When infected body fluid is transmitted to the eyes, it can lead to sight-threatening conjunctivitis.
A small number of gonococcal strains can invade the blood stream and cause bacteraemia and disseminated disease with a macular rash that can include necrotic pustules, as well as a septic arthritis. 4,9
Diagnosis of gonorrhoea is via NAAT testing and culture on specimens collected at relevant sites (ano-rectal, throat, eye, urethral and first-pass urine) based on sexual practices.
As per the STIGMA guidelines, MSM are encouraged to do a first-pass urine, throat and ano-rectal swabs up to four times per year. This is because infections of the throat and ano-rectal sites are usually asymptomatic. Hence regular screening may be the only way to detect infections. Heterosexual males may only require a first-pass urine if asymptomatic. 9
In MSM exhibiting anorectal symptoms suggestive of proctitis, additional swabs for Lymphogranuloma venereum, herpes simplex virus, and chlamydia should be taken.9 Blood tests to detect other STIs, such as HIV, syphilis and Hepatitis B, should also be obtained.
In women, a self-collected vaginal NAAT swab or a first-pass urine can be collected. If there is discharge or dysuria present, then an endocervical swab should be taken. In women, a pharyngeal swab is obtained if there is a history of sex work. If the female patient had anal sex or ano-rectal symptoms then an ano-rectal NAAT and culture swab are collected.9
It is important to always take a culture swab at the relevant site if there are symptoms or urethral discharge to determine antibiotic sensitivities and resistance. After a positive NAAT swab or first-pass urine, culture samples should also be taken from the sites to determine antibiotic susceptibility prior to starting therapy. This will also contribute to antimicrobial resistance surveillance.
Populations that should be screened 2,9
Men who have sex with men should be screened up to four times per year
Travellers returning from high prevalence areas overseas (eg. India, South East Asia)
All sexually-active Aboriginal and Torres Strait Islander patients
Overseas people, particularly from South-East Asia
Previously used treatment for gonorrhoea such as penicillin, quinolones and tetracycline are now largely ineffective in Australia due to resistance.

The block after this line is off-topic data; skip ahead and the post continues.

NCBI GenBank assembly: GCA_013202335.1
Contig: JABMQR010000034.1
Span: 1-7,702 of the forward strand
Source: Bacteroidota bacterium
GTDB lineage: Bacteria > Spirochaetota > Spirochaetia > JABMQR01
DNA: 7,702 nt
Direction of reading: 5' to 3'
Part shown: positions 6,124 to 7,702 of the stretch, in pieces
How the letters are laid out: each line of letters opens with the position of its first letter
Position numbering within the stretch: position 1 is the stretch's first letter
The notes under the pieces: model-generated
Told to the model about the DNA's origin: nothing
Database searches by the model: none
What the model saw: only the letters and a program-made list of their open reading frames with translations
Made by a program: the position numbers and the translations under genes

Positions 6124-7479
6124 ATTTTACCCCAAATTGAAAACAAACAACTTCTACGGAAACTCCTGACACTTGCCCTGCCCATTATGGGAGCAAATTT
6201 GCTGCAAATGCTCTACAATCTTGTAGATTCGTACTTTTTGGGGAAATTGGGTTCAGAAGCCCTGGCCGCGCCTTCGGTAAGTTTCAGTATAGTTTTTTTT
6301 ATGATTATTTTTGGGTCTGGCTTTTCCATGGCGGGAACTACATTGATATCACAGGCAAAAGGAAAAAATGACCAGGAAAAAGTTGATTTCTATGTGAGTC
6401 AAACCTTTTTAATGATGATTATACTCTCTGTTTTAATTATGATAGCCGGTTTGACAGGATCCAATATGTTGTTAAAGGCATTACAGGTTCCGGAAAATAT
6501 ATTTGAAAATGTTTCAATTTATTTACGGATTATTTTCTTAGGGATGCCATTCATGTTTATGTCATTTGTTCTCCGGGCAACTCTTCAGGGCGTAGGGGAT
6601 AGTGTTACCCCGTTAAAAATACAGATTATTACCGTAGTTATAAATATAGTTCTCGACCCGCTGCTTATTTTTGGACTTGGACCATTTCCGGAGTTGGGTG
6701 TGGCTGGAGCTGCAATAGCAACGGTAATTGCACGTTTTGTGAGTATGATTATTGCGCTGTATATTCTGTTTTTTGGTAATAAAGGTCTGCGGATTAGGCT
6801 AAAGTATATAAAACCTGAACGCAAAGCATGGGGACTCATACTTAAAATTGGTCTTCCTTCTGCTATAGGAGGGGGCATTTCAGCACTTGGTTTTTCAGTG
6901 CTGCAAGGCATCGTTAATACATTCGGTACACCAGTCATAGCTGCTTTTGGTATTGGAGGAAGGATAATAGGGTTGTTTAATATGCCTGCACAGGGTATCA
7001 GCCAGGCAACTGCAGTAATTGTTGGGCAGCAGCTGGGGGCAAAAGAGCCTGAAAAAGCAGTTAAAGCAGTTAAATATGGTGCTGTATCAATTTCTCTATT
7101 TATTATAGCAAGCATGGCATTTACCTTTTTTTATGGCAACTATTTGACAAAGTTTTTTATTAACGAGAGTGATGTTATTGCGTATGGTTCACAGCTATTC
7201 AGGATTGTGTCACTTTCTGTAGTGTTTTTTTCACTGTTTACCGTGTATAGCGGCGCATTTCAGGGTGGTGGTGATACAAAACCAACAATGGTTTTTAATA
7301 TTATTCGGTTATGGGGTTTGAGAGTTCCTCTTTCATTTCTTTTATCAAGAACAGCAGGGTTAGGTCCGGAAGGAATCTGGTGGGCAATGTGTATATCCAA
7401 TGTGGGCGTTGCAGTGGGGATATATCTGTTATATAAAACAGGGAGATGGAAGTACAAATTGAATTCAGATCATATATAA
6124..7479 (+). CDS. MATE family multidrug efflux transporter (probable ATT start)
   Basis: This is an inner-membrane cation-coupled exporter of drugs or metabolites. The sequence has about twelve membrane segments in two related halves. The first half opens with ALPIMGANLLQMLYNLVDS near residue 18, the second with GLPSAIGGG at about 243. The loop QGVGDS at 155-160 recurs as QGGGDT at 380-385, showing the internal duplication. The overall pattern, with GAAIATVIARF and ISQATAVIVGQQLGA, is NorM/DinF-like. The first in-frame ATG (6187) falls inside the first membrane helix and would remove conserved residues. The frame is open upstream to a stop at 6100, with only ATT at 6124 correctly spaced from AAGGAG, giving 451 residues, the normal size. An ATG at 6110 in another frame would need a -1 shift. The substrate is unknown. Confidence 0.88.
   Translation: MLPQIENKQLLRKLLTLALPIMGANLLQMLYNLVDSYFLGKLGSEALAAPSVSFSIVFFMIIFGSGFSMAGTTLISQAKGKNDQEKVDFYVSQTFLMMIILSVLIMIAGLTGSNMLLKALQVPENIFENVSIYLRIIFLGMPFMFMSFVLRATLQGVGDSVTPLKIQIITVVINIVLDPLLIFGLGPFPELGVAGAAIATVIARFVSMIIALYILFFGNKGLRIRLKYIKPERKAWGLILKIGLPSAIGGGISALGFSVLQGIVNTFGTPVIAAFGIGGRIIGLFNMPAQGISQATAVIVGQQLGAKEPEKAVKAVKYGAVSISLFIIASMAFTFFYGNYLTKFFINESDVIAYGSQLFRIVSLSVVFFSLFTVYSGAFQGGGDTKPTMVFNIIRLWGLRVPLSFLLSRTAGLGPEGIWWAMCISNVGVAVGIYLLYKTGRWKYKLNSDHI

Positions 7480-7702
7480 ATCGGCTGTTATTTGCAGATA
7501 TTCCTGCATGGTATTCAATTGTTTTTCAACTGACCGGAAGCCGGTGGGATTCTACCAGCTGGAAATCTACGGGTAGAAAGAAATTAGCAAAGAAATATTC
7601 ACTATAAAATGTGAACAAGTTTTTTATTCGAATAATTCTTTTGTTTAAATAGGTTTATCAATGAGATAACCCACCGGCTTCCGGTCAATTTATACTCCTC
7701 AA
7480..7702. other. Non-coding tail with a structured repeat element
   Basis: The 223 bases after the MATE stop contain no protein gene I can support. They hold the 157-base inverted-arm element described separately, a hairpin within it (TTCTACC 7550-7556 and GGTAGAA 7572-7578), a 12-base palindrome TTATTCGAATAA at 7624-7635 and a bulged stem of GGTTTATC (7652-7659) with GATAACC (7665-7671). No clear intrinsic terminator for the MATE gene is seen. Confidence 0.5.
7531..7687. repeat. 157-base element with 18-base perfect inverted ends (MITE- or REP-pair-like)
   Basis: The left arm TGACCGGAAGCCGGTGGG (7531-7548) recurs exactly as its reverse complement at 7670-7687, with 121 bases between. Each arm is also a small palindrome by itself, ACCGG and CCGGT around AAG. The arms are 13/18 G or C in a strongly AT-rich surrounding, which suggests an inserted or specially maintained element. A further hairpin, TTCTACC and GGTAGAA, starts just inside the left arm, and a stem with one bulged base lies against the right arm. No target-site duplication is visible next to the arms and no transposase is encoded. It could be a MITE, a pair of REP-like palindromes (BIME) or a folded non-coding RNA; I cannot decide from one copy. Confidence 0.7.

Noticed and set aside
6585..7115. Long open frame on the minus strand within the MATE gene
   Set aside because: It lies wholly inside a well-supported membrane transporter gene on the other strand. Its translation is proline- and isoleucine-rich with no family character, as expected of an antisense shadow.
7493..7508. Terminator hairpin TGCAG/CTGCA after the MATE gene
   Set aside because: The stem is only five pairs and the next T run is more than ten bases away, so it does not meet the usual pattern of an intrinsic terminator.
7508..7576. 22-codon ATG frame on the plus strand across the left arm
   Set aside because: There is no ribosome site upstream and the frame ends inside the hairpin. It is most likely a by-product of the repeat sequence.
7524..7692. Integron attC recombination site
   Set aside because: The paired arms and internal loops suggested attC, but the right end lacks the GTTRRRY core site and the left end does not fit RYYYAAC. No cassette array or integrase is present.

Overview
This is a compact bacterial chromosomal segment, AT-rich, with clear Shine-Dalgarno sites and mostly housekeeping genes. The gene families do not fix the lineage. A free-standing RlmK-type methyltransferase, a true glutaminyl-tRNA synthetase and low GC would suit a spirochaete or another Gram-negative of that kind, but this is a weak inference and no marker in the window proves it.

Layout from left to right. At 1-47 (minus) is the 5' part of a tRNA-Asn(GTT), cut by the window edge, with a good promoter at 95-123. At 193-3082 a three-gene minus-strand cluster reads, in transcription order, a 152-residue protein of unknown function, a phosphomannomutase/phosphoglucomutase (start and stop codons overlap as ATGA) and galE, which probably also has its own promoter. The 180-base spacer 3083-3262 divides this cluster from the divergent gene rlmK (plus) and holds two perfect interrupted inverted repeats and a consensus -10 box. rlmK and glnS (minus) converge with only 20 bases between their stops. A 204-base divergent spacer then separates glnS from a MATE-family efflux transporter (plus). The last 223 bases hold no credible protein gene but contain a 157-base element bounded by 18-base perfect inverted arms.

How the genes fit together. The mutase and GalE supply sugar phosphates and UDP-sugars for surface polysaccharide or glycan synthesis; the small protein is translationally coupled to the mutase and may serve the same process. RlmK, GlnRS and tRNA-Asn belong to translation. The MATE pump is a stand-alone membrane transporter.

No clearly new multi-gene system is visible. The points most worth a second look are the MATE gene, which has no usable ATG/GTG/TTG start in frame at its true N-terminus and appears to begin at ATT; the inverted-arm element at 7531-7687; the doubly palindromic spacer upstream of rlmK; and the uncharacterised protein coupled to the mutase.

The current recommended treatment for genital, anogenital and conjunctival infection is: Ceftriaxone 500mg IM in 2ml of 1% lignocaine into a large muscle such as a gluteal muscle and Azithromycin 1g oral stat.9
Recently changed Australian guidelines recommend pharyngeal gonorrhoea is treated with Ceftriaxone 500mg IM in 2ml of 1% lignocaine and Azithromycin 2g oral stat. 9
In some remote Australian locations there are alternative treatments recommended due to low levels of resistance to penicillin.
Patients can be reviewed after one week to follow-up on contact tracing and to provide further sexual health education and prevention counselling. Sexual partners should be contact-traced back for a period of two months to be given treatment.10 There are helpful websites to assist with contact tracing. The Let Them Know and Drama Down Under websites are useful for anonymous notification.
Further advice from the local sexual health service should be sought if there are allergies to the empirical treatment, rectal co-infection, or the patient is from a regional or remote location.
A test of cure should be done two weeks after treatment is completed.
Syphilis is caused by the spirochaete bacterium Treponema palladium and is transmitted by sexual contact or by vertical transmission. During sexual transmission, lesions, which contain active treponemes, penetrate the moist mucosal or cutaneous surfaces of the sexual partner via microscopic abrasions, leading to establishment of infection.4
Untreated syphilis can have detrimental consequences. Syphilis enhances the transmission of HIV by two-to-five fold when it causes genital ulcer disease. It also increases the viral load of the HIV-positive individual, which in turn promotes the spread of HIV.
In pregnancy, maternal syphilis can lead to preterm labour, stillbirth and congenital abnormalities of the child. Furthermore, untreated syphilis in the individual can progress to tertiary syphilis and can cause cardiovascular and neurological complications.4